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Magazines > Information Today > February 2009
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Information Today

Vol. 26 No. 2 — February 2009

FEATURE
Identity Thieves Hit a New Low
by Phillip Britt


While dealing with the emotional trauma of the death of a loved one, an increasing number of families are learning that the deceased are prime targets for identity theft, as one tragedy in Philadelphia recently illustrated.

In that case, a young man suffering from bipolar disorder committed suicide by jumping from a skyscraper, an event that made the headlines. Shortly after the highly publicized incident, several creditors contacted the young man’s parents with reports that their son had opened several different accounts. Actually, he hadn’t opened the accounts—identity thieves did.

This type of identity theft isn’t new. Identity thieves have scoured newspaper obituaries for years to get mortgage and apartment lease information or the credit data of a recently deceased person. But in today’s world of instant information, thieves are quick to learn about the deaths and put their plans in action. So consumers need to take the necessary steps to protect the identities of the recently deceased.

“This isn’t a new crime; it’s a pretty common scenario,” says Debra Geister, director of fraud and client solutions at LexisNexis. “This is a very emotionally charged issue. The problem with the deceased and the elderly is that no one thinks to monitor their credit files.”

A Handy Google Search

“Technology has made it much easier to commit these crimes,” says Gunter Ollmann, a chief security strategist for IBM Internet Security Systems (ISS), the internet security operation of IBM. “Rather than going to the library to look up information about a person, now you can use Google and do it anonymously,” he says.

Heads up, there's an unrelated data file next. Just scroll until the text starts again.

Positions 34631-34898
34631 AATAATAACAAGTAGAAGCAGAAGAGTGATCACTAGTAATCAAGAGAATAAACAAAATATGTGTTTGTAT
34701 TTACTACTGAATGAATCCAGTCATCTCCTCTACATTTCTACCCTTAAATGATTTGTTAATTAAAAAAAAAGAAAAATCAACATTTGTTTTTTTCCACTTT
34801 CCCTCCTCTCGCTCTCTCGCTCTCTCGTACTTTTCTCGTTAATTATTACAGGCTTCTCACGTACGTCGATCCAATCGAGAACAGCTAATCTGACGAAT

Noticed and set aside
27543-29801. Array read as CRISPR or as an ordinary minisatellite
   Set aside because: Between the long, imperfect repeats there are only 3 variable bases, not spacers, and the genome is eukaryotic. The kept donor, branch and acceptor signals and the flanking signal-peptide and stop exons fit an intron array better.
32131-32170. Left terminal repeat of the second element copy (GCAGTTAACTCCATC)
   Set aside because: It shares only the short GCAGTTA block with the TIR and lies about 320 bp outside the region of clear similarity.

Similarly, the fraudster can use the internet to apply for credit and other accounts rather than going to a bank to fill out an application. This enables fraudsters to seek out identities of the recently deceased across the country, not just in the local community. Any identity information can also be gathered more quickly than in the preinternet days, says Ollmann.

Of course, it’s not just the recently deceased who are in jeopardy of having their identities stolen. According to the Federal Trade Commission (FTC), identity theft was the fastest growing crime in 2008. More than 10 million Americans were affected. Experts predict that 2009 won’t be much better. In fact, the FTC predicts an increase in ID theft using more sophisticated means of targeting victims.

A recent report from Identity Theft 911, LLC, titled “The Perfect Storm,” warns the incoming Obama administration that identity theft is about to explode due to a number of factors, including a dismal economy, fewer resources for law enforcement, and budget constraints that make organizations focus more on survival and less on protecting personal information.

“Many of the best practices are the same as you should take for a living person,” says Joseph E. Campana, a Madison, Wis.-based independent privacy consultant. Best practices include shredding documents containing personal information, not giving out personal information to people you don’t know, and protecting credit card numbers, he says.

Likewise, Adam Levin, Identity Theft 911 chairman and co-founder, says identity thieves are specifically targeting several categories, including the deceased. Geister adds that many identity thieves troll the obituaries, a practice that has been going on for years. But now with the internet, they can easily go outside the local community to find potential marks.

The fraudster’s goal is to get as much personal information as possible to open up as many fraudulent accounts as possible in a short time before the fraud is discovered, says Ollmann. This makes the deceased a desirable target because family and friends are dealing with grief, so potential identity theft is rarely considered.

Federal Help on the Way